When we opened the front door, we were greeted by the smell of cinnamon. Mom had been busy as usual. Jerri and I tucked the kids into their beds and went to the back room where we found a platter of fresh cake doughnuts on the kitchen table. My mother made wonderful cake doughnuts. A friend and I once ate almost eight dozen at a single sitting before running outside behind the woodshed to dispose of them. When Mom came home to find us rather “green around the gills,” she was concerned. When Dad got home, he just laughed and said he hoped that we had learned our lesson. I couldn’t even look at a doughnut for months.
Anyway, I peeled back the plastic wrap and picked up a donut. They felt like steel rings. Instead of the tender doughnuts I had grown up with, these were tough and hard. We warmed up some coffee left in the pot and soaked them. I may have eaten two, just to be able to tell Mom that were tasty. Actually, before they were dipped in the coffee, the doughnuts tasted the same as always with a hint of nutmeg and cinnamon sugar on the outside.
The next morning Mom apologized for the doughnuts. I told her that they tasted good.
“But they turned out so tough!” she wailed, “I wanted them to be perfect, so I dug out Ma’s recipe and followed it exactly. And they turned out awful. I called Ma, and she told me I used too much flour. I told her I used four cups, just like the recipe said. She told me that she knew the recipe called for four cups, but that was too much.” Grandma and Grandpa made good doughnuts too, so I’m sure she knew what she was talking about.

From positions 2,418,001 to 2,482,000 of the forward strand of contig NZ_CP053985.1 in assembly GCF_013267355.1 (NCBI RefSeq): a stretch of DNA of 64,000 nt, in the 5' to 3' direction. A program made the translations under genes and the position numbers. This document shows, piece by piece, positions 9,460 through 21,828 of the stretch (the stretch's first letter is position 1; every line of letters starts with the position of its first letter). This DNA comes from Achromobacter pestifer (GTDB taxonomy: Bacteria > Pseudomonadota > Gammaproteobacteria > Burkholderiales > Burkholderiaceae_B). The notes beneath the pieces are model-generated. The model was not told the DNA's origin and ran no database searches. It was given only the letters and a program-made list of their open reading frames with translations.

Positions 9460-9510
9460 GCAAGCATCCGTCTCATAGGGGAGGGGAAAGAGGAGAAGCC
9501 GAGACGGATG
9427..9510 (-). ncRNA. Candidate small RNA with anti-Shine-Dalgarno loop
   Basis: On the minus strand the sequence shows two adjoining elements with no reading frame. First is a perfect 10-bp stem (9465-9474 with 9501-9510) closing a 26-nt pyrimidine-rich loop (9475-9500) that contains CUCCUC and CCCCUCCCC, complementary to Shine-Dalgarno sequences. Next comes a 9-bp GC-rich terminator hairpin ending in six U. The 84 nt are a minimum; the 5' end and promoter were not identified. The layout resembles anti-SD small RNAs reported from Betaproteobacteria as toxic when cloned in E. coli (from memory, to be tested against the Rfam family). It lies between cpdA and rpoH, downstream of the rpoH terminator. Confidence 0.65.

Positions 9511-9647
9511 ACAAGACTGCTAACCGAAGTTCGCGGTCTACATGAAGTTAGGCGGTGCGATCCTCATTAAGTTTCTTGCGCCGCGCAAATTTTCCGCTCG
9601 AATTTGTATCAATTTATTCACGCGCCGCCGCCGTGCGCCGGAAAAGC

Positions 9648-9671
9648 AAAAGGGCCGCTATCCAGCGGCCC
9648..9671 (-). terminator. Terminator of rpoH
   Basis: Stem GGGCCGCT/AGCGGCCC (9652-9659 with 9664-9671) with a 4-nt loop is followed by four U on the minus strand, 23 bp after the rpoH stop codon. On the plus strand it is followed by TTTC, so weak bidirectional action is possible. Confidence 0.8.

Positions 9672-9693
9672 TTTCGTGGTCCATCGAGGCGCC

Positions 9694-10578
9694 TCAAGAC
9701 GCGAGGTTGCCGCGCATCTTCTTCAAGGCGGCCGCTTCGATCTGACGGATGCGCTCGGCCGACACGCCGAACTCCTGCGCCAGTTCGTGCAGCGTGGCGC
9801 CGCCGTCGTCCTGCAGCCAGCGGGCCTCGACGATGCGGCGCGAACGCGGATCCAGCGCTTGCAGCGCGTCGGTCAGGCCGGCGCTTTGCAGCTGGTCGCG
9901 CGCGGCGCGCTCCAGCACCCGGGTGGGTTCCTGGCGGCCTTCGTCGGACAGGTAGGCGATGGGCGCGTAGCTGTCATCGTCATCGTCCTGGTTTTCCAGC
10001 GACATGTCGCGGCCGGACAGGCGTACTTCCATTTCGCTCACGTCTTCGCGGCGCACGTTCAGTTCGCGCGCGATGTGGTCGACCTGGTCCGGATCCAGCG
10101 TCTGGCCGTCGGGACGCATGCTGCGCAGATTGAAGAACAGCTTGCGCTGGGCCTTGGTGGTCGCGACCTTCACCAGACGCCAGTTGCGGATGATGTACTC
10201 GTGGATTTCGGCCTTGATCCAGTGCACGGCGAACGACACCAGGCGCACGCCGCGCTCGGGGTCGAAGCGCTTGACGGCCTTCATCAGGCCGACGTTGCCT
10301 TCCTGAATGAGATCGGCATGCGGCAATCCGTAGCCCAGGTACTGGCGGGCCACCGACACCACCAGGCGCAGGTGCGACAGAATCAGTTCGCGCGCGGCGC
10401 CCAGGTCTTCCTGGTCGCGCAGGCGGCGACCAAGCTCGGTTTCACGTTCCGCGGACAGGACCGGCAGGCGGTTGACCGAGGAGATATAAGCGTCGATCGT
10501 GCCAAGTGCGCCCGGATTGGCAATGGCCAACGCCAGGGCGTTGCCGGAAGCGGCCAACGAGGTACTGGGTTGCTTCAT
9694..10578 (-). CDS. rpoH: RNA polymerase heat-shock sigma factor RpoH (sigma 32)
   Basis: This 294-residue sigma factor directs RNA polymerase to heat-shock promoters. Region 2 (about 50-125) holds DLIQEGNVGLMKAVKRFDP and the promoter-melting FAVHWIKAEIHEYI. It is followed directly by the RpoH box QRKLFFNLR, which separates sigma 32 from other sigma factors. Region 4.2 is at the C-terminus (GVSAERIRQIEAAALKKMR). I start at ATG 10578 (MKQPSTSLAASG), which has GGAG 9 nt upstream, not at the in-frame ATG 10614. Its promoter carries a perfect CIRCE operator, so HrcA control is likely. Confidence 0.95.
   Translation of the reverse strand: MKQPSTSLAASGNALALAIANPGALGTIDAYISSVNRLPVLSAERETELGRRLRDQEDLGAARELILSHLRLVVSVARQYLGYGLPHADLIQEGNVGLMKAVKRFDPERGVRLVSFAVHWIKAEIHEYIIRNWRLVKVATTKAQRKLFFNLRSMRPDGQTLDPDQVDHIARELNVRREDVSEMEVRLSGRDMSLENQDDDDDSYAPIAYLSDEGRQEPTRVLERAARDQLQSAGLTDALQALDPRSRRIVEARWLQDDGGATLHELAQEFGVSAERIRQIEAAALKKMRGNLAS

My mother had been making wonderful cake doughnuts for years without consulting the recipe, tweaking the ratio of ingredients until she got it perfect. Then one day, to please her first born, she decided to trust something on paper. Fortunately she went back to her old ways, and I ate lots of her cake doughnuts in the years that followed.
I really wanted the recipe, and my sister Patsy found it in Mom’s handwriting. Mom didn’t note where the recipe came from, but I’m sure this is how Grandma told her to make “Never Fail Doughnuts.” Just don’t use all the flour it calls for, or they will fail.
3 1/2 – 4 cups flour
1 cup sugar
1/2 tsp. salt
3 tsp. baking powder
1/2 tsp. nutmeg
1 cup milk
1 T. shortening or butter
1 tsp. vanilla
Oil for frying
Sugar and cinnamon for dusting
After listing the ingredients (without quantities for salt and nutmeg), Mom’s recipe said only “Roll out, cut, and fry.” If you haven’t been watching your mother stir up cake doughnuts since you were old enough to get in the way, you may need some guidance. Try this.
In a large bowl mix three cups of flour with the sugar, salt, baking powder and nutmeg. Melt the butter or shortening. In a smaller bowl, beat the eggs until they are lemon colored. Whisk the milk, vanilla and butter or shortening into the eggs, then stir the liquid ingredients into the flour mixture.